Hospital Bedside conciergeRx: A pharmacy stop at the patient bedside

CONTRIBUTOR

Naveen Mansukhani, RPh

Director of Operations
Innovative Delivery Solutions
Cardinal Health

The Affordable Care Act is changing healthcare in many interesting ways, and hospital pharmacy practices are no exception. At my hospital, we've decentralized our retail pharmacy by bringing a member of our staff right to the patient's bedside prior to discharge.

This new approach is a direct response to incentives and penalties that ACA uses to improve quality and outcomes, especially the drive to reduce 30-day readmission rates. It's too early to know how much our bedside pharmacy is helping us hit our ACA targets. We should know later this year.

We do know that this "bedside discharge concierge program" - as we fancily (but accurately) call it - has been extremely popular among patients. From a patient's-eye view, it's a model of convenience, simplicity and cost-effectiveness.

The real challenge has been behind the scenes. Nurses, doctors, pharmacists and pharmacy technicians must coordinate a complex series of highly regulated events (paperwork, procedures, products, etc.) and deliver the goods on a very tight deadline.

When patients get approved for discharge, they are ready to get out of the hospital - fast, as in immediately. The discharge process takes perhaps 20 minutes, so that's a bedside pharmacy's deadline. You're dead in the water if you're delaying discharge.

We had the great advantage that our division chief of cardiology Dr. Louis Teichholz initiated the idea. He wanted to reduce the number of patients not taking their medicines properly, a major cause of readmissions. His support gave us great institutional buy-in, so we could focus on technical problems, not cultural ones.

Hackensack University Medical Center is a 755-bed institution spread over a 19-acre campus. I manage the center's two retail pharmacies - one in a medical office building, the other in an outpatient cancer center. Cardinal Health runs both under contract.

Decentralizing a retail pharmacy requires a lot of coordination. We have one full-time pharmacy technician dedicated to the discharge program. She is dispatched in the morning with a mobile pharmacy unit that includes:

  • a laptop that has access to our pharmacy system.
  • a mobile phone to keep her in contact with the pharmacy.
  • a tablet computer that captures payment information and signatures from the patients.

Choosing the right person is a key to success. For our program, we chose Cardinal health employee and certified pharmacy technician Fallon Curry. Fallon has many years of experience at the retail pharmacy and a strong understanding of the pharmacy system and third-party billing. She is outgoing and independent, which made her the perfect person for the job. She works at a desk near the nurse's station Monday through Friday, when most discharges occur. In between discharges, she does a one-week follow-up call to the home of patients who participate in our program to check on health and compliance.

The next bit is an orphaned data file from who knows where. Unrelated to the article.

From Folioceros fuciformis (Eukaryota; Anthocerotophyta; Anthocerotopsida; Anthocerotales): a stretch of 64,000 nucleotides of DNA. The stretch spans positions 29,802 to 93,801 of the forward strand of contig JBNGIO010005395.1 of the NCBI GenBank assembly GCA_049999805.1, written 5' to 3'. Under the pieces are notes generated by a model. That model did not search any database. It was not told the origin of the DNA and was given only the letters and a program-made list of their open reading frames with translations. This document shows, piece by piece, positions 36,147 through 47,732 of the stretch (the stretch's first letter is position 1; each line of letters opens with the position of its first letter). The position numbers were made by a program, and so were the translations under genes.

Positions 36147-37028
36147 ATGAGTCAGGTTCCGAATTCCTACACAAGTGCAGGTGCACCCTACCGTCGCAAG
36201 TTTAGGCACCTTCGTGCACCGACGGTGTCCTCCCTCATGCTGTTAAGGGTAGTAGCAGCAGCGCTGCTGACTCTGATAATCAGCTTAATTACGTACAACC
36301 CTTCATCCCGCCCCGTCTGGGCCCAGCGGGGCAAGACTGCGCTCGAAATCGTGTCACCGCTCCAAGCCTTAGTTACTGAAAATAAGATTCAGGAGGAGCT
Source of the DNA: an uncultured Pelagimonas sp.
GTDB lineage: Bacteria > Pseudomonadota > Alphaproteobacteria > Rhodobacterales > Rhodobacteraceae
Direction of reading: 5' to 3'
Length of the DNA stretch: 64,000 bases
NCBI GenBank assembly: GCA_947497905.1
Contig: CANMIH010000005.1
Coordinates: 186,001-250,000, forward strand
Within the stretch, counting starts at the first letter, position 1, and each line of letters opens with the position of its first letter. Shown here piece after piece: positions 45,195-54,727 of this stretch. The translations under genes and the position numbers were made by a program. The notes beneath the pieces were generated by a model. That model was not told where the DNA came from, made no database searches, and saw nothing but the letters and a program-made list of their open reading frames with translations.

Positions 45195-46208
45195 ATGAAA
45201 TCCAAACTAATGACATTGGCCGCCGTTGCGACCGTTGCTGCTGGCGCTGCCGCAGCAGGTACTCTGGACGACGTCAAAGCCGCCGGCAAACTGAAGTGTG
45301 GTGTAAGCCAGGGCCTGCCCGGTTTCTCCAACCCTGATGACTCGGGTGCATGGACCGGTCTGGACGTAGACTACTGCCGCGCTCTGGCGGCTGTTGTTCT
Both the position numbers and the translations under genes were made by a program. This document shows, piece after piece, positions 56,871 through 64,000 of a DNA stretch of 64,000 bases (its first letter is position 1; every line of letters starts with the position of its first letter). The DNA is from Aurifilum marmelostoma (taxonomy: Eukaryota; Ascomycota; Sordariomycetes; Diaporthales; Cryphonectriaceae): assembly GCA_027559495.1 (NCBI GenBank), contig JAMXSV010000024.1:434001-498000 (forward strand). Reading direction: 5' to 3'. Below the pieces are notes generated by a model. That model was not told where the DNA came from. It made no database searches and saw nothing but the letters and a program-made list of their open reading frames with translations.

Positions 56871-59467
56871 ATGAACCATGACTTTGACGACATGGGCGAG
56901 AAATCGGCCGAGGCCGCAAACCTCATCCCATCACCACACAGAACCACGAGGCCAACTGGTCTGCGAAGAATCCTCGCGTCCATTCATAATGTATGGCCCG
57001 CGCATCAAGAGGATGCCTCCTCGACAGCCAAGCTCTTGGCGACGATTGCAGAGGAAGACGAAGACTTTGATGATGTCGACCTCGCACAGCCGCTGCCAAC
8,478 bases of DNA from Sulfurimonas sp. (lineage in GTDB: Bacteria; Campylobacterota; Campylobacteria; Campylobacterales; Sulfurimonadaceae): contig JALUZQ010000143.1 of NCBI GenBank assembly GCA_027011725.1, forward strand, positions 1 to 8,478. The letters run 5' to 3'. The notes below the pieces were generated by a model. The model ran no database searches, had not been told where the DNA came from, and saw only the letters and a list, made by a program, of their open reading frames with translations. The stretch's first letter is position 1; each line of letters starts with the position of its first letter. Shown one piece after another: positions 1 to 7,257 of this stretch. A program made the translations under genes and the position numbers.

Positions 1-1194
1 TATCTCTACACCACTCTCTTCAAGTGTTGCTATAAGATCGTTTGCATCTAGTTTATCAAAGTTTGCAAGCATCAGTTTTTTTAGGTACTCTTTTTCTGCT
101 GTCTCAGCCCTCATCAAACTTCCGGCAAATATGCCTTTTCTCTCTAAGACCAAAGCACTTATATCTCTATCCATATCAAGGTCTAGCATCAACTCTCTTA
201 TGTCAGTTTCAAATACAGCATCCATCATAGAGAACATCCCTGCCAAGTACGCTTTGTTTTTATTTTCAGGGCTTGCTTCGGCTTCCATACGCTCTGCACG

When a discharge is authorized, the technician asks the patient if he or she would like to participate in the bedside pharmacy program. Not surprisingly, 97% say yes. The reason is obvious: a patient gets all medicines on the spot without the hassle of stopping at another pharmacy on the way home. Fallon is able to address insurance issues immediately, such as whether a medication is covered or has a copay that's unaffordable.

Cardiology patients are often discharged with a number of prescriptions. We verify coverage on all medicines before discharge. If a drug isn't covered or is too expensive for a patient, a doctor can substitute another brand or generic before the patient goes home. If a patient is uninsured, we can use patient assistant programs from drug manufacturers and other tools to get medicine to the patient.

The key is putting the right medicines and affordable prescriptions in a patient's hands before a person leaves. By reducing cost and complexity, the odds of a patient complying - and not getting readmitted - improve dramatically.

The challenge is doing all this in less than 20 minutes. The pharmacy technician needs to deliver medicines to the patient's bedside and alert nurses (for discharge dispensing education) with efficiency and precision. I'm proud to say we've never missed a deadline.

Our discharge concierge program started in May 2011 beginning with cardiac services. Last year, we expanded to our mother-baby ward and bariatrics. Now, it's being expanded into our hospital's Hackensack Alliance Accountable Care Organization.

Patients are told they don't have to come back to the hospital to refill prescriptions. The program packet explains how to transfer the prescriptions to a pharmacy of their choice. The goal is to make it as easy as possible for the patient to be compliant. However, one of the great side effects of the program is that 30% to 40% of patients return to the hospital's retail pharmacy to fill their prescriptions after discharge. This, of course, makes a hospital pharmacy more profitable, turning it from a cost center into a strategic asset. It also can become a bridge to Medication Therapy Management (MTM).

I've had lots of calls to ask about our program. My advice is to get buy-in from the top and collaboration from nurses and physicians. Then, start small. Once you have a success story, you can move from floor to floor and deliver a great service to your institution and its patients.